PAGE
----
# Asymptotic Notation

Whenever we want to perform analysis of an algorithm, we need to calculate the complexity of that algorithm. But when we calculate complexity of an algorithm it does not provide exact amount of resource required. So instead of taking exact amount of resource we represent that complexity in a general form (Notation) which produces the basic nature of that algorithm.

“**Asymptotic notation of an algorithm is a mathematical representation of its complexity**”

In asymptotic notation, when we want to represent the complexity of an algorithm, we use only the most significant terms in the complexity of that algorithm and ignore least significant terms in the complexity of that algorithm (Here complexity may be Space Complexity or Time Complexity).

For example, consider the following time complexities of two algorithms…

**Algorithm 1 : 5n2 + (2n + 1)****Algorithm 2 : 10n2 + (8n + 3)**

Generally, when we analyze an algorithm, we consider the time complexity for larger values of input data (i.e. ’n’ value). In above two time complexities, for larger value of ’n’ the term in algorithm 1 ‘**2n + 1**’ has least significance than the term ‘**5n2**’, and the term in algorithm 2 ‘**8n + 3**’ has least significance than the term ‘**10n2**’.

Majorly, we use Three types of Asymptotic Notations and those are as follows…

- Big — Oh (O)
- Big — Omega (Ω)
- Big — Theta (Θ)

#### Big — Oh Notation (O)

Big O notation is used in Computer Science to describe the performance or complexity of an algorithm. Big O specifically describes the worst-case scenario, and can be used to describe the execution time required or the space used (e.g. in memory or on disk) by an algorithm.

Big O notation is used to define the **upper bound** of an algorithm in terms of Time Complexity.

**Some Basic Rules:**

1. Nested loops are multiplied together.

2. Sequential loops are added.

3. Only the largest term is kept, all others are dropped.

4. Constants are dropped.

5. Conditional checks are constant (i.e. 1).

Here we iterate ’n’ times. Since nothing else is going on inside the loop (other then constant time printing), this algorithm is said to be **O(n)**.

Linear Complexity:

Quadratic complexity:

Each loop is ’n’. Since the inner loop is nested, it is n*n, thus it is O(n²). Hardly efficient. We can make it a bit better by doing the following:

Outer loop is still ’n’. The inner loop now executes ‘i’ times, the end being (n-1). We now have (n(n-1)). This is still in the bound of O(n²), but only in the worst case.

Finite loops are common as well, an example:

Outer loop is ’n’, inner loop is 2, this we have 2n, dropped constant gives up O(n).

Imagine a classroom of 100 students in which you gave your pen to one student. Now, you want that pen.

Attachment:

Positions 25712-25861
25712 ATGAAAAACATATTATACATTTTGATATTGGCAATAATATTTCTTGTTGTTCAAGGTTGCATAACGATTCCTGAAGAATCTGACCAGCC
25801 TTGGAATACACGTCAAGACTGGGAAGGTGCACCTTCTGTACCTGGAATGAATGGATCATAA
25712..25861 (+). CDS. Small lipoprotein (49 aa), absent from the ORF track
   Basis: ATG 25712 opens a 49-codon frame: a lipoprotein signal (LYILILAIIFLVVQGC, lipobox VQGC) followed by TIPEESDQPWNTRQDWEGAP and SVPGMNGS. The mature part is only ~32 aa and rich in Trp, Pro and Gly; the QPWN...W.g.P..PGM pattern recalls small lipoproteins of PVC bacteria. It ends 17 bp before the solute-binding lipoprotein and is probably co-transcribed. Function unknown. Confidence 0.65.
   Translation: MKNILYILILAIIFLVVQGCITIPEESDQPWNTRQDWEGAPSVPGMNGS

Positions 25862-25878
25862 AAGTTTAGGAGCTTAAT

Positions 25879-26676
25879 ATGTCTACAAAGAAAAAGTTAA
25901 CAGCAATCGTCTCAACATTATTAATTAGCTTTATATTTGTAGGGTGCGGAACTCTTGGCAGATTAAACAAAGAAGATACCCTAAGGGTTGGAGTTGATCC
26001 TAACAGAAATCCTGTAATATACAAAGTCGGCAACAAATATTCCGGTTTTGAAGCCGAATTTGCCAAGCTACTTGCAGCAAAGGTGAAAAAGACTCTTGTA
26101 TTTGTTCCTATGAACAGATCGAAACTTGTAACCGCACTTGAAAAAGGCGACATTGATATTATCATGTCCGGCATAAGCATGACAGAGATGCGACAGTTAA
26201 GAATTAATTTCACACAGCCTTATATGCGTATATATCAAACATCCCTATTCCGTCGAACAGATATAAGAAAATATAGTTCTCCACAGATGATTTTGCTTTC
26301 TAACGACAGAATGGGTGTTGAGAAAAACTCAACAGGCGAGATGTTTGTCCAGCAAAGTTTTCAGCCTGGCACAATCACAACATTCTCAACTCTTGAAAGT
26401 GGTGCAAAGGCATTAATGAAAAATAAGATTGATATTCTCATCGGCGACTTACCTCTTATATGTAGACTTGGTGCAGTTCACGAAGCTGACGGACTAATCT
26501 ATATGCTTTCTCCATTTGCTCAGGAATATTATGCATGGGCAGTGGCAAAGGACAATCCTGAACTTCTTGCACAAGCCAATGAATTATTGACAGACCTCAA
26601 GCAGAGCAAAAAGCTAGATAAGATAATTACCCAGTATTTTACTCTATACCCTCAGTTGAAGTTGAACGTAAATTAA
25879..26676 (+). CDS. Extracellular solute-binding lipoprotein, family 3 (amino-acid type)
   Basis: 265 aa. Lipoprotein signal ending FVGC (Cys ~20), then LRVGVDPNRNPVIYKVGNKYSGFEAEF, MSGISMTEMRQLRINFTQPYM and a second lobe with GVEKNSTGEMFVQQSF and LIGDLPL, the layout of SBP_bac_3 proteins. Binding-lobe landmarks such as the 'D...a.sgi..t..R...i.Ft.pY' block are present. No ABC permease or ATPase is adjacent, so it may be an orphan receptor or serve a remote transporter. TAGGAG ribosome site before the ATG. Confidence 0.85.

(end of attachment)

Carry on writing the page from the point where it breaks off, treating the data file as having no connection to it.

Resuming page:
**O(n² ):** You go and ask the first student of the class , “Does Jeff have the pen? Also, you ask Jeff about other 99 students if they have the pen? If you don’t get the answer from the Jeff, you move on to the next one. In the worst case you need to ask *n²* questions — questioning each student about each other student.

**O(n):** I ask each student if they have the pen. If not, I move on to the next one. In the worst case I need to ask *n *questions.

**O(log n):** Now, divide the class in two groups. Ask which group has the pen, let it be A. Now, divide this group A further in two parts B and C. Again ask these two groups which have the pen. Take the group (B or C which has the pen) and further divide it. Repeat the process till you are left with 1 student who has your pen. This is what you mean by O(logN).

**O(n log n): **The best example of O(n log n) is a **merge sort**. This is a divide and conquer algorithm. Imagine you have a list of integers. We divide the list in two again and again until we are left with with a number of lists with 1 item in: each of these lists is therefore sorted. We then merge each list with it’s neighbor (comparing the first elements of each every time). We repeat this with the new composite list until we have our sorted result.

**O(2n): **denotes an algorithm whose growth doubles with each addition to the input data set.The growth curve of an O(2N) function is exponential.

func fibonacci(number: Int) -> Int {

if number <= 1 { return number }

return fibonacci(number - 2) + fibonacci(number - 1)

}

**O(1):** describes an algorithm that will always execute in the same time (or space) regardless of the size of the input data set.

func isFirstElementNull(elements: [String]) -> Bool {

return elements[0] == null

}

#### Big — Omega Notation (Ω)

Big — Omega notation is used to define the **lower bound** of an algorithm in terms of Time Complexity.

That means Big — Omega notation always indicates the minimum time required by an algorithm for all input values. That means Big — Omega notation describes the best case of an algorithm time complexity.

#### Big — Theta Notation (Θ)

Big — Theta notation is used to define the **average bound** of an algorithm in terms of Time Complexity.

That means Big — Theta notation always indicates the average time required by an algorithm for all input values. That means Big — Theta notation describes the average case of an algorithm time complexity.